Worming farm dogs
Encouraging dog walkers to regularly worm their dogs is vital - but so to is having a strict routine for farm dogs. Farm dogs can be at higher risk of contracting tape worms due to their increased access (compared to non-farm dogs) to infected sheep meat.
Dogs, and occasionally foxes, that having ingested tape worm parasites will then pass eggs in their faeces (up to 750,000 eggs a day). Sheep, on consumption of contaminated grass or water, ingest the larval stages or oncospheres which penetrate the gut wall and travel via the blood to target organs. Once there, they develop into larval Cysticercus cysts. It is not possible to treat the sheep and so treating dogs is vital.
To prevent farm dogs infecting your sheep it is recommended that they are wormed with a praziquantal wormer every six weeks, following which they should be kept off the land for 48 hours. The recommendation of worming every six weeks comes from the fact that some of the common dog tape worm species have a prepatent period (the time between ingesting the parasites and shedding eggs in their faeces) of six weeks. In addition, dogs should not have access to, or be allowed to consume, sheep carcasses.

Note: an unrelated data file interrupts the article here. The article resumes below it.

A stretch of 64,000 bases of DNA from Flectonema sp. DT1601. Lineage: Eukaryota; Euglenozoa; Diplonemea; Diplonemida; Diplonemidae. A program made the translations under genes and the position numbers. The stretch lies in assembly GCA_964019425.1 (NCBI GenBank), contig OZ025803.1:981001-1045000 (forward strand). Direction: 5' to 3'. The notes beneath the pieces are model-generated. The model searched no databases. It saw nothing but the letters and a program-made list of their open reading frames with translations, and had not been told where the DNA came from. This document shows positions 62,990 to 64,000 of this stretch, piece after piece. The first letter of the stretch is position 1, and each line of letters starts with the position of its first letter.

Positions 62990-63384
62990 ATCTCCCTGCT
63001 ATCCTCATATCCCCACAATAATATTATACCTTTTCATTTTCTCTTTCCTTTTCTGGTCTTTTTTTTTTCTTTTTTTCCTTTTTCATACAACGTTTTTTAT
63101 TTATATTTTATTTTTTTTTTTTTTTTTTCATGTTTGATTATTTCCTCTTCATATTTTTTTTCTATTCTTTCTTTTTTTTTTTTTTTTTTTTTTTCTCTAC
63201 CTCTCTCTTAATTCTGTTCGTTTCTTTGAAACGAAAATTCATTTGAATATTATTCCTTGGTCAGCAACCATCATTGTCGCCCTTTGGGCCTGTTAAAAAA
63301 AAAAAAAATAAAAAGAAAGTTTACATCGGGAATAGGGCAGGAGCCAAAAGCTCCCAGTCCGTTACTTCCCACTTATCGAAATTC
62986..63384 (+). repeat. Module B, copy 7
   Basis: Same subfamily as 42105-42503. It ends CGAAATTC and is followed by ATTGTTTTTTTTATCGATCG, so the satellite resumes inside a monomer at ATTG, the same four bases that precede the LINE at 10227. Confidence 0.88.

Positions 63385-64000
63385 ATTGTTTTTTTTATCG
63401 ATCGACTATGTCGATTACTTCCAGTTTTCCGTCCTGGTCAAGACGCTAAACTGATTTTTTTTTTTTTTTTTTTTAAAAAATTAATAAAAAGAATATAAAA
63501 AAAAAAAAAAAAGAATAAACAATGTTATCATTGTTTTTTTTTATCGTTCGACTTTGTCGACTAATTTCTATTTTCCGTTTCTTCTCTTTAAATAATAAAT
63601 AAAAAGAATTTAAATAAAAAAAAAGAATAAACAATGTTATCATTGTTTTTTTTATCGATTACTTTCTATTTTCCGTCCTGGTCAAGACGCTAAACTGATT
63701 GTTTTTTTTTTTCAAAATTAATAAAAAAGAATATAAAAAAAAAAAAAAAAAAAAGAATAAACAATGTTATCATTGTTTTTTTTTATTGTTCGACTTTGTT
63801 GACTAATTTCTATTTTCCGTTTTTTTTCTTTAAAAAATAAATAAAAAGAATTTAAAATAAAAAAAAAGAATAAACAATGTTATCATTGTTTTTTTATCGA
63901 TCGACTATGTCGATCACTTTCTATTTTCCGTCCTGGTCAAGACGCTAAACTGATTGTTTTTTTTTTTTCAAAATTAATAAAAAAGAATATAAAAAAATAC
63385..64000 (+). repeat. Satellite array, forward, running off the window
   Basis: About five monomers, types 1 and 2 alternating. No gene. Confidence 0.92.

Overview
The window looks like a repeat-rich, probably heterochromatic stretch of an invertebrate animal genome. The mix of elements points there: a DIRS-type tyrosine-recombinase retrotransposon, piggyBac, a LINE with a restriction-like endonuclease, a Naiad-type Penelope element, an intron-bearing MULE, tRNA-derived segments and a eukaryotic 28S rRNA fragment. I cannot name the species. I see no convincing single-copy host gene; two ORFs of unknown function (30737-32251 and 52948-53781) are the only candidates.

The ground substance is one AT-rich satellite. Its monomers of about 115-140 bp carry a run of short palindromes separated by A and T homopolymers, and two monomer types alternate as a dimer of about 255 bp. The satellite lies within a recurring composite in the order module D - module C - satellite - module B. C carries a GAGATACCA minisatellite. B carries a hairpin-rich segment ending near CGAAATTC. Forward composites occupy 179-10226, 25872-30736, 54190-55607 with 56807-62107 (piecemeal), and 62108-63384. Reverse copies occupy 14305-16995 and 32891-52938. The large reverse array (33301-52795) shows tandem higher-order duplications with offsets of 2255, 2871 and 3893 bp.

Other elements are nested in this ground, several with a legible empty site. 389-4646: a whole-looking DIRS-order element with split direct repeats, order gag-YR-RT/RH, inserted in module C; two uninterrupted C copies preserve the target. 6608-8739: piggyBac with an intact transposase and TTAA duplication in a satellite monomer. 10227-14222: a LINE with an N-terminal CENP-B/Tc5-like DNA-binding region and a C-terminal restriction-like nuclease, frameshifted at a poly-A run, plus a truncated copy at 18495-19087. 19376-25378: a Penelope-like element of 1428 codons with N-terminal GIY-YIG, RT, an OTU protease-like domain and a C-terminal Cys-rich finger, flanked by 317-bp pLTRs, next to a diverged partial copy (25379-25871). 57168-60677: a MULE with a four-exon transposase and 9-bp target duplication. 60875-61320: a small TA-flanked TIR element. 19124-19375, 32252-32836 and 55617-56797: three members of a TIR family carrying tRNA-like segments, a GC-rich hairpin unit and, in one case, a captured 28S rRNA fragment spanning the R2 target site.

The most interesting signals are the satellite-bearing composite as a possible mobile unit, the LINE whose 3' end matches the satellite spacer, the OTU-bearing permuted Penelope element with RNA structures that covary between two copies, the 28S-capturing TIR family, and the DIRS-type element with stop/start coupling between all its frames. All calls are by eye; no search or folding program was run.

Further measures to protect you flock would include restricting access to your pastures of dogs not known to be treated and informing the public about the potential implications of not worming their dogs. You can print off and use the poster below if it will help with this.